SWWIM publishes, celebrates, & promotes women, women-identifying & Femme-presenting writers through a Miami-based reading series & the online poetry journal SWWIM Every Day.

Paisley

Born on the border of Iran and Kashmir

            as buteh jegneh, the symbol of life everlasting

shaped into the scales of a cypress pinecone,


it flowed south on the sapphire rivers that vein

            the Subcontinent: cast into a kidney’s form,

cast into a teardrop. In Hindi it fluttered


petal by petal. In Tamil called mankolam,

            the mango, sign of prosperity, it adorned

the shoulders of priests. In Persian the buteh


was woven with threads of gold and silver

            into the florid tapestry of court regalia.

It boarded great ships.


Packed in British East India Company trunks,

            it sailed to Scotland where, translated

from wool to silk on the newest jacquard looms,


it blossomed in the town that gave it a famous name,

            from the Gaelic passeleg, or basilica.

Queen Victoria loved those shawls.


Each loom followed the chain of cards,

            punched with holes that dictated the pattern,

the forefather of modern computers.


The first creative patents were for patterns of paisley.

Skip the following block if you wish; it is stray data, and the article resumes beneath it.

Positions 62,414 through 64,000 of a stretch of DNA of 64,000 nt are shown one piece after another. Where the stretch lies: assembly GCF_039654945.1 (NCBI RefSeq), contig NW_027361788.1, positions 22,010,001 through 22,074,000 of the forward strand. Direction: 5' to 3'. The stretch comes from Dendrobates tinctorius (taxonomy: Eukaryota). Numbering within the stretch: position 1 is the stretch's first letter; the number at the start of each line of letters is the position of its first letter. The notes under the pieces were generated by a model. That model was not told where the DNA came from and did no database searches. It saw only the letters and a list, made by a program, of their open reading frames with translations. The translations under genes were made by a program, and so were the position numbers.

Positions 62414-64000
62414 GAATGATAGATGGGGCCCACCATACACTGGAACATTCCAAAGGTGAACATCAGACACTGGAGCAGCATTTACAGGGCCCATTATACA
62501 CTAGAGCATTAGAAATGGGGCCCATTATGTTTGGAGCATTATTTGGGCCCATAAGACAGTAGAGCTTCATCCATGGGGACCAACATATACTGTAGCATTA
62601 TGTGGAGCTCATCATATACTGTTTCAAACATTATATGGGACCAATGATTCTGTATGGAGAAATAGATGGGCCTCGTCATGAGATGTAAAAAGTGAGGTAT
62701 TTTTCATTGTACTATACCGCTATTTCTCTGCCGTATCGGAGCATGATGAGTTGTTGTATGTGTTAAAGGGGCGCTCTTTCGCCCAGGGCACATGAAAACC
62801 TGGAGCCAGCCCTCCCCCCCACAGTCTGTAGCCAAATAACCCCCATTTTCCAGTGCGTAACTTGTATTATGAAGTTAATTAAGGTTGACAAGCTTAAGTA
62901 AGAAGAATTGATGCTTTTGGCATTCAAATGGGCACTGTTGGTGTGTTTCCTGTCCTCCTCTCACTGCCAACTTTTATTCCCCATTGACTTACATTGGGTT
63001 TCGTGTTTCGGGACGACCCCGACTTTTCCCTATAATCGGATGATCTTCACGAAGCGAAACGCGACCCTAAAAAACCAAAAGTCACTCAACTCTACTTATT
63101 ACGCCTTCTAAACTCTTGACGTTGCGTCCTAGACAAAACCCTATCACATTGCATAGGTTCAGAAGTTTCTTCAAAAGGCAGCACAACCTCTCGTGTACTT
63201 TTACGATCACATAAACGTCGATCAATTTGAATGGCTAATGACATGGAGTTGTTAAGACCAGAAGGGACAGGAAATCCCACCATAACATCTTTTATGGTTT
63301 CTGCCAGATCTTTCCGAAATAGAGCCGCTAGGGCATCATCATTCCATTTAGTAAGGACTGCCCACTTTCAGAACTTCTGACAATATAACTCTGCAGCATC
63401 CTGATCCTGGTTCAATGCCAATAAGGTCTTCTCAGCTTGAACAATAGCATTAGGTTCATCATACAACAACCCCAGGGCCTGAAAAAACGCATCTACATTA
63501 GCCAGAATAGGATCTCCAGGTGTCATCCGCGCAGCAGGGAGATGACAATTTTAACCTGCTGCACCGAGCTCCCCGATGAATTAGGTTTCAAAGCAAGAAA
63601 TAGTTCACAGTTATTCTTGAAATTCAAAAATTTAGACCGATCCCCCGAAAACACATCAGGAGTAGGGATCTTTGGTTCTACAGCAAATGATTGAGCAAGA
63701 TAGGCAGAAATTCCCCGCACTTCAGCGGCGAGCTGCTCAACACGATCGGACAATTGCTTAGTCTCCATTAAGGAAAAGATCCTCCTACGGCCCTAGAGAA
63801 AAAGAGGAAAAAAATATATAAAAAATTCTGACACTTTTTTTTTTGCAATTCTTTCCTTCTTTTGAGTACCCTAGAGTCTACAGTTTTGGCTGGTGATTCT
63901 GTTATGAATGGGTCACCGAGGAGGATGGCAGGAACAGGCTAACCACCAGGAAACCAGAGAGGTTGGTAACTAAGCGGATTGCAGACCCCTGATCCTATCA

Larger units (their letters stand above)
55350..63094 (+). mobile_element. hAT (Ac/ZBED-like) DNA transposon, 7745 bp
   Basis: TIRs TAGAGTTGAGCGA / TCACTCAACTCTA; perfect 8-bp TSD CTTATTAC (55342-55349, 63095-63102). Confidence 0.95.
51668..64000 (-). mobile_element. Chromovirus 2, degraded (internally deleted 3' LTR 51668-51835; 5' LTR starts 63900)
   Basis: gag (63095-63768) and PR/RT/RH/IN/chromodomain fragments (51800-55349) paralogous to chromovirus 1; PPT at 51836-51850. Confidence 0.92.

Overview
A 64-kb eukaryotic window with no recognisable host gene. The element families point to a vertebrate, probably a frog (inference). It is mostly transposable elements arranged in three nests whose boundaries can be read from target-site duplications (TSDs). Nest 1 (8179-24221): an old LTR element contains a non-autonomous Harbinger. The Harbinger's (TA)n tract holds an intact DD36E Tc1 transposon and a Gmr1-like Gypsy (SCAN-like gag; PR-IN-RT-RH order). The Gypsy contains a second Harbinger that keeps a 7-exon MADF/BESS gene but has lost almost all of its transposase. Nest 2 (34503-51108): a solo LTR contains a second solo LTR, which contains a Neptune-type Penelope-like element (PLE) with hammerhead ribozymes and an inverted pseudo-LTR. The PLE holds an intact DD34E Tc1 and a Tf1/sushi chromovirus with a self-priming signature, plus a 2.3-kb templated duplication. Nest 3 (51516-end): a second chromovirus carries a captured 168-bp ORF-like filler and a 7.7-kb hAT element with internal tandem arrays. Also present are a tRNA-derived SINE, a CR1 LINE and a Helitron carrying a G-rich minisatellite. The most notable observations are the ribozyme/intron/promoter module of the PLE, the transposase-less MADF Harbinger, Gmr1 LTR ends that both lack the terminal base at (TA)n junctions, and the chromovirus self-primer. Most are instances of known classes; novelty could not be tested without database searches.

The Scottish looms seeded a riot of new color.

And still it wandered, mutable,


dazzling each new audience. Adapted

            for cotton, it could be printed on top of fiber

rather than woven in, no longer a luxury item.


American hippies made it psychedelic,

            and Fender made it rock, clad in a pink

paisley Telecaster. Prince danced


Around the World in a Day in its wild exuberance,

            wrote lyrics in its curling typeface.

The mighty tadpole embraced


hedonism, rebellion, and counterculture.

            Printed on bandanas, it signified LA gangs,

red for Bloods, blue for Crips.


Gay men in San Francisco turned it

            into code tucked in back pockets,

on the left for tops, on the right for bottoms,


each color the flag of a different fetish,

            an invitation for initiates.

Like a street preacher spreading its gospel:


the symbol of life everlasting,

pinecone, kidney, flower, teardrop,

born on the border of Iran and Kashmir.


Kim Roberts is the author of "A Literary Guide to Washington, DC: Walking in the Footsteps of American Writers from Francis Scott Key to Zora Neale Hurston" (University of Virginia Press, 2018), and five books of poems, most recently "The Scientific Method" (WordTech Editions, 2015). She co-edits "Beltway Poetry Quarterly" and the web exhibit "DC Writers' Homes." http://www.kimroberts.org.

 

Green Light

Pantoum with Lines from Virginia Woolf's Diary